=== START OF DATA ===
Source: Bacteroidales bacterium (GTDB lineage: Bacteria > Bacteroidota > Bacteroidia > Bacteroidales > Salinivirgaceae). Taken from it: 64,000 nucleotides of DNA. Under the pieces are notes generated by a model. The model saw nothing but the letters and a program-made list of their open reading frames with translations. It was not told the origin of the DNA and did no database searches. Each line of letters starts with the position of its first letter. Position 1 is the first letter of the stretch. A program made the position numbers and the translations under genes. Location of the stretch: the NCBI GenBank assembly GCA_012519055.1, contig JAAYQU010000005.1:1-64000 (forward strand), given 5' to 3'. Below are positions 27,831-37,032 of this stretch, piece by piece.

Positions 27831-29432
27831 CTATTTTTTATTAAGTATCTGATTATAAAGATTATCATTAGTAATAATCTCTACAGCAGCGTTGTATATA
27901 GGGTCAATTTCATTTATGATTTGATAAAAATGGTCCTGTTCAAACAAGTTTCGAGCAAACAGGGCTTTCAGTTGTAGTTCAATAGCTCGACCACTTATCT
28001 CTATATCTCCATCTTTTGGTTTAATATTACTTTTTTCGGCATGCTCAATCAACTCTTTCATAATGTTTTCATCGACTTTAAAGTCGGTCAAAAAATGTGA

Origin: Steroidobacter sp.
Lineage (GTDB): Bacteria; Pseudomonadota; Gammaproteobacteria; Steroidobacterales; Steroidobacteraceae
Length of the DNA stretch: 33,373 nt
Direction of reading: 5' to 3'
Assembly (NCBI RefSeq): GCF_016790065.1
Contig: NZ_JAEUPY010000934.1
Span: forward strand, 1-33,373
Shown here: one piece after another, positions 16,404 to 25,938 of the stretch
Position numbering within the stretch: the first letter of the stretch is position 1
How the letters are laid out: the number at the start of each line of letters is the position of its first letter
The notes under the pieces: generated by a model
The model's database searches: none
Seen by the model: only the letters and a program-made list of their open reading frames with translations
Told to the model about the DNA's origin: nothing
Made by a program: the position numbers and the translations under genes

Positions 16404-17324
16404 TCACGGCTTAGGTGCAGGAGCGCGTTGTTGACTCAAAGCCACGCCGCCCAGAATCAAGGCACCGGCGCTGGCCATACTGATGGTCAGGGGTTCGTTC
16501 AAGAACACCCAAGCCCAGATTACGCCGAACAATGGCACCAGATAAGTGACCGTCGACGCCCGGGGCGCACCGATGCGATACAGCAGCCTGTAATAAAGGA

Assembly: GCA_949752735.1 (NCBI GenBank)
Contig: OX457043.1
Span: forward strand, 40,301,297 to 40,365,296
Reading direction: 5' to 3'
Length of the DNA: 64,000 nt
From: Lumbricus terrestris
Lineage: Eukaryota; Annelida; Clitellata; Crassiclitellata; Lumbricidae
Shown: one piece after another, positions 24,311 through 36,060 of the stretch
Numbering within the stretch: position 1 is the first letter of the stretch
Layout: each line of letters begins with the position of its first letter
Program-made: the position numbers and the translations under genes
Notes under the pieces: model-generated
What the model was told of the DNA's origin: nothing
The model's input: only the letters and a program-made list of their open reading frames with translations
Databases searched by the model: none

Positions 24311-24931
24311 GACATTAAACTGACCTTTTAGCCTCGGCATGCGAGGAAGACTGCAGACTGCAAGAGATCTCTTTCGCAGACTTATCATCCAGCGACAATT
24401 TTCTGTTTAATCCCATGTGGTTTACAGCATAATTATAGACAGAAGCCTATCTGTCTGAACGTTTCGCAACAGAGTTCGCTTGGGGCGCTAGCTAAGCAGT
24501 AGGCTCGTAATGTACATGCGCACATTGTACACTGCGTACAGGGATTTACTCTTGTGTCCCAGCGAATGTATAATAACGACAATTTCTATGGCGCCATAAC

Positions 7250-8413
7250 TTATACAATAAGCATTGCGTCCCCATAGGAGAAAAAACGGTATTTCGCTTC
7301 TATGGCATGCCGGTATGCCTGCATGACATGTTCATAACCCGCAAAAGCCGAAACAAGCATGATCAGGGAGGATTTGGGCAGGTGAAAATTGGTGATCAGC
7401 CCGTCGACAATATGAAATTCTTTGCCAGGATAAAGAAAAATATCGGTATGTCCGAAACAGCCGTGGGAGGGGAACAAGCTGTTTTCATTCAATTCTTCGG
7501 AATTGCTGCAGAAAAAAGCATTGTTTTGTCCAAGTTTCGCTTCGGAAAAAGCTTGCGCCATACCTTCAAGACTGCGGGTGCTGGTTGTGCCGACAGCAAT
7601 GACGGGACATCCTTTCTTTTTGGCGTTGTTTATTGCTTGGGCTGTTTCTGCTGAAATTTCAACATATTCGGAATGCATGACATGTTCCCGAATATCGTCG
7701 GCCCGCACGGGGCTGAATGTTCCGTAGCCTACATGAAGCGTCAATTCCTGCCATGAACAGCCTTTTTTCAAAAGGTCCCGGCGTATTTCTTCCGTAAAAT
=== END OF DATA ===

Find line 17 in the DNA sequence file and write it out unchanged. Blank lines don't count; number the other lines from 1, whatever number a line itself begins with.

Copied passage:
The model's database searches: none